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'How can we fix this?': Kansas City advocates use music to heal, call for an end to violence

Community advocates using music to call for an end to violence
Posted at 8:35 PM, Sep 01, 2023
and last updated 2023-09-01 23:12:48-04

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Kansas City, Missouri, is on pace for one its deadliest years in history; the majority of crimes this year involved a gun.

On Friday, community advocates came together to re-create a fake crime scene with crime scene tape, sheets and bodies. It's all too familiar for 132 families this year.

"Lord have mercy," said Kevin Morgan, founder of Sent1One Ministries.

Morgan, a musician and founder of an organization for previously incarcerated men who need a fresh start, had no idea KCMO reached that number already.

"I got the banner of Jesus right here," Morgan said.

His shirt with the message "give hugs, not slugs" sends the same message as his new song and it resonates with families who've had loved ones taken from them too soon.

"I'm out here today because not only am I standing for my nephew who was gunned down two weeks ago, but I'm standing here for all children of America," said Ollie Perkins, an advocate for Brothers Loving Brothers.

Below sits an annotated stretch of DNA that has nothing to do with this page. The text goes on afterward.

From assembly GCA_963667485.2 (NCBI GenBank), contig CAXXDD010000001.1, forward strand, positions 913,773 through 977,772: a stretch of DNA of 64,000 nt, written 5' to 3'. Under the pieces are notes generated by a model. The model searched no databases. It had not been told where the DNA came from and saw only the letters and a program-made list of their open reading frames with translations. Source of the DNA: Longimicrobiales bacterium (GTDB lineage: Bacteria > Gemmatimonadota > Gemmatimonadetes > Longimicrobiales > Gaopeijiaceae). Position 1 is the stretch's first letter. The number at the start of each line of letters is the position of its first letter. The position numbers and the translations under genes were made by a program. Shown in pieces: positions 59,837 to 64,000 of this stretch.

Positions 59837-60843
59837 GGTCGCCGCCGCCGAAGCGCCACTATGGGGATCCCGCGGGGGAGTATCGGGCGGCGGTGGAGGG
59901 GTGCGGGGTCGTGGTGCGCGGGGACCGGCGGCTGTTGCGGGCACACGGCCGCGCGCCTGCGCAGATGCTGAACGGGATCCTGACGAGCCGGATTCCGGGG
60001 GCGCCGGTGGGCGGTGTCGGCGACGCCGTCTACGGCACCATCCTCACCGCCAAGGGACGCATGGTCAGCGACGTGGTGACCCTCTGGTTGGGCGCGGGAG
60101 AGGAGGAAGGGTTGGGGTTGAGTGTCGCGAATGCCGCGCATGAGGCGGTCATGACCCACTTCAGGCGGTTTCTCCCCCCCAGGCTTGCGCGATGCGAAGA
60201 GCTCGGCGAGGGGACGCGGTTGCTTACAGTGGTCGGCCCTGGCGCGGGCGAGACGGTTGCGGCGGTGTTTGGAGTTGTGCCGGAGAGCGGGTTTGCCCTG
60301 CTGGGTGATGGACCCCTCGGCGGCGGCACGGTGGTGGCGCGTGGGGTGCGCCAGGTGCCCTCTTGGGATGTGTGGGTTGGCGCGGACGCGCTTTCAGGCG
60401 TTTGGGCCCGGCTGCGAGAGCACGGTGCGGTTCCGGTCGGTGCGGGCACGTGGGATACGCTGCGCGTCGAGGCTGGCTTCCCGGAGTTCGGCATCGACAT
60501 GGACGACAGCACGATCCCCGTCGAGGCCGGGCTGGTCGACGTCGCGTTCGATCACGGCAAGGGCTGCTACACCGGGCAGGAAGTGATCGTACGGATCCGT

The gathered near east 54th Street and Prospect Avenue for teenagers like Zafir Amir Perkins.

17-year-old Zafir Amir Perkins was killed in an overnight shooting on August 9, 2023.

"My heart is broken because when I took onto this group, Brothers Loving Brothers, I never knew one of my family members would be a statistic," Perkins said. "My nephew, my great nephew, Amir Perkins, happened to be one of them."

Stephen Ames, a member of Brothers Loving Brothers, also knows what it's like to lose a loved on to violence.

"If you stay anywhere in the inner city, the core city, you'll know someone who has been touched by this," Ames said. "I had some nephews myself get killed out here."

Several cars stopped, took pictures and asked questions that even backed up traffic for a few minutes.

This is more than a music video. For victims and advocates, the lyrics tell their stories.

"I have cousins in the grave who didn't make it to see age 24," Morgan said.

If this group can get through to at least one person, that's enough.

"We as Black men should stand up but who's going to stand up for us? That's why I'm here today," Perkins said.